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I have NUnit installed on my machine in "C:\Program Files\NUnit 2.4.8\" but on my integration server(running CruiseControl.Net) I have it installed in "D:\Program Files\NUnit 2.4.8\". The problem is that on my development machine my NAnt build file works correctly because in the task I'm using the path "C:\Program Files\NUnit 2.4.8\bin\NUnit.Framework.dll" to add reference to the 'NUnit.Framework.dll' assembly but this same build file cannot build the file on my integration server(because the reference path is different). Do I have to have my NUnit installed at the same location as it is in my integration server? This solution seems too restrictive to me. Are there any better ones? What is the general solution to this kind of problem?

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up vote 4 down vote accepted

Typically I distribute NUnit and any other dependencies with my project, in some common location (for me that's a libs directory in the top level).

/MyApp
  /libs
    /NUnit
    /NAnt
    /etc...
  /src
    /etc...

I then just reference those libs from my application, and they're always in the same location relative to the project solution.

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This is precisely how I do it, except that my "libs" directory is called "lib" (in keeping with the old unix standard). This has the additional benefit of easing developer transition - any developer can pick up your project and start working on it, without having to install a ton of dependencies. – Chris Dec 23 '08 at 14:23
    
Actually, I just looked and mine's called "lib" too, Unix must be where I picked it up from. Portability is an excellent reason to do this. I can do a checkout of a project and just build it off the bat without any additional installs needed. – James Gregory Dec 23 '08 at 14:27

In general, dependencies on absolute paths should be avoided. As far as CI goes, you should be able to build and run your solution on a clean machine completely from scatch using only resources found in your source code control via automated scripts.

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The "ultimate" solution can be to have the entire tool-chain stored in your source-control, and to store any libraries/binaries you build in source-control as well. Set up correctly, this can ensure you have the ability to rebuild any release, from any point in time, exactly as it was shipped, but that, furthermore, you don't need to do that as every binary you#ve ever generated is source-controlled.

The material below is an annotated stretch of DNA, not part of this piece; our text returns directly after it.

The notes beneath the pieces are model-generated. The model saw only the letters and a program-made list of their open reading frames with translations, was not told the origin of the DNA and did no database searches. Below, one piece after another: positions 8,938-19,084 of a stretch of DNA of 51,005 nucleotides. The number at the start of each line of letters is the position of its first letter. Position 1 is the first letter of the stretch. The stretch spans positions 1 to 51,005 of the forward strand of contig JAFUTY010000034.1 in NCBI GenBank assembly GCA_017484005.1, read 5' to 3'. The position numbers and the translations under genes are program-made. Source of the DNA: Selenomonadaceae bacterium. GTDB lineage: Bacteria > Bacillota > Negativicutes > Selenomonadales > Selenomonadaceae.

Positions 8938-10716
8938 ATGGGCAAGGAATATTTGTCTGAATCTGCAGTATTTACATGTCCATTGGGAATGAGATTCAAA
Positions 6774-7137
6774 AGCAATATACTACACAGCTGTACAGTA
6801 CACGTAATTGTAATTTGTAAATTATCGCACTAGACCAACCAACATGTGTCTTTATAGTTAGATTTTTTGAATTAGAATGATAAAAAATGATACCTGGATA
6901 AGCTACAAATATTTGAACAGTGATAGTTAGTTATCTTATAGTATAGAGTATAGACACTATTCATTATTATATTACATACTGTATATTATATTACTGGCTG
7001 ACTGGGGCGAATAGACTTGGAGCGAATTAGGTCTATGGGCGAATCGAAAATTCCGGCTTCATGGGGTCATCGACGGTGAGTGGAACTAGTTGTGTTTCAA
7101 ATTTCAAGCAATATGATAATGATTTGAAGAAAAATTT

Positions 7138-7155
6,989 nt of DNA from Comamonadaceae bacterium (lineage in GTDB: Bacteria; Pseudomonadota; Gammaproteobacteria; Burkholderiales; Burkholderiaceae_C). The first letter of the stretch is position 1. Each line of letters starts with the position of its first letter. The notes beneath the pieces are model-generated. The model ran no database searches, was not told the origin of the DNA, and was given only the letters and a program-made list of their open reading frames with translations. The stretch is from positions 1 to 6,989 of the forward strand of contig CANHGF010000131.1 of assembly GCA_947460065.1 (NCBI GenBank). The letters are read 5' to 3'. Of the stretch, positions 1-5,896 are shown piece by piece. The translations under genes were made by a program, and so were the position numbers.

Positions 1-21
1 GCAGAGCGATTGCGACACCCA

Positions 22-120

However, getting to that point is some serious work.

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I'd use two approaches:

1) use two different staging scripts (dev build/integration build) with different paths.

2) put all needed executables in you path folder and call them directly.

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I'd agree that absolute paths are evil. If you can't get around them, you can at least set an NUNIT_HOME property within your script that defaults to C:... and in your CI server call your script passing in the NUNIT_HOME property at the command line.

Or you can set your script to require an NUNIT_HOME environment variable to be set in order for NUNIT to work. Now, instead of requiring that the machine it runs on has nUnit in some exact location, your script requires that nunit be present and available in the environment variable.

Either approach would allow you to change the version of nunit you are using without modifying the build script, is that what you want?

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The idea of having all the tools in the tool chain under version control is a good one. But while on your path there you can use a couple of different techniques to specify different paths per machine.

NAnt let's you define a <property> that you can override with -Dname=value. You could use this to have a default location for your development machines that you override in your CI system.

You can also get values of environment variables using environment::get-variable to change the location per machine.

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